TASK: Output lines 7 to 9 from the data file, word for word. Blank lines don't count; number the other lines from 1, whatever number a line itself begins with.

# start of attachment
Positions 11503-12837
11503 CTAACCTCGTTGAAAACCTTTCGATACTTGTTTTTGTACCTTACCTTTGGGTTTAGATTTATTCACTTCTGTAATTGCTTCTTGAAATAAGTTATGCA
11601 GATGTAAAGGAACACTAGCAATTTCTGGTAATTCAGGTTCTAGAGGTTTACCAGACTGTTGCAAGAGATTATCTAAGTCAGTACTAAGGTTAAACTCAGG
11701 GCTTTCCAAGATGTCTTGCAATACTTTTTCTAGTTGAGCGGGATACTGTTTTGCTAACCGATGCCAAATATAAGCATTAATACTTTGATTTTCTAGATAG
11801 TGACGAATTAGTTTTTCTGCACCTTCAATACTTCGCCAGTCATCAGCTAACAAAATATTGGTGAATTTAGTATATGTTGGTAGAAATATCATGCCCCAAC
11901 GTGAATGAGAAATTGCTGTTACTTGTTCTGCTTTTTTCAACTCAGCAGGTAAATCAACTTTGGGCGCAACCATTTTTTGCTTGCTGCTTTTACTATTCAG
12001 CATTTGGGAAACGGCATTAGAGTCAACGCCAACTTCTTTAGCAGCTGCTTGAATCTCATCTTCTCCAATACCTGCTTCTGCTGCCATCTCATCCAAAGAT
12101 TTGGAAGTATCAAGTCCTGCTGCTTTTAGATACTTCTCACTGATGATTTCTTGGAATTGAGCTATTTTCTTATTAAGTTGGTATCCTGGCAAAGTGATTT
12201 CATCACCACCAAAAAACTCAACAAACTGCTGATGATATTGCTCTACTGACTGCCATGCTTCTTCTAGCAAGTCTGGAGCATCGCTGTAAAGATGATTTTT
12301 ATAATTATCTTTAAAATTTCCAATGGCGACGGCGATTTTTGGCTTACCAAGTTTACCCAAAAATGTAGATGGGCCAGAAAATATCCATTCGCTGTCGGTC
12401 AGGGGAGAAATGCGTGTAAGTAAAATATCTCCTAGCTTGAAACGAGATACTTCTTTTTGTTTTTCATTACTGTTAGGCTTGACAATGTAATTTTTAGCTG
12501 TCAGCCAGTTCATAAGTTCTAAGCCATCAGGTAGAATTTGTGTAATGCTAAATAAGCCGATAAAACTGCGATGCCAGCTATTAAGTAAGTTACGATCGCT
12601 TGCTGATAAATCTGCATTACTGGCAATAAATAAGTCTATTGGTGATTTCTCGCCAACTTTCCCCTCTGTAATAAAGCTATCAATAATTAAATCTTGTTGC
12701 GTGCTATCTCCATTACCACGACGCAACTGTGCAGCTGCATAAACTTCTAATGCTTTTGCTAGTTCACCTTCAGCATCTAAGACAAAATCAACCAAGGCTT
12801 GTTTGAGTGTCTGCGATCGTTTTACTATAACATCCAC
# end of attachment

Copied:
12001 CATTTGGGAAACGGCATTAGAGTCAACGCCAACTTCTTTAGCAGCTGCTTGAATCTCATCTTCTCCAATACCTGCTTCTGCTGCCATCTCATCCAAAGAT
12101 TTGGAAGTATCAAGTCCTGCTGCTTTTAGATACTTCTCACTGATGATTTCTTGGAATTGAGCTATTTTCTTATTAAGTTGGTATCCTGGCAAAGTGATTT
12201 CATCACCACCAAAAAACTCAACAAACTGCTGATGATATTGCTCTACTGACTGCCATGCTTCTTCTAGCAAGTCTGGAGCATCGCTGTAAAGATGATTTTT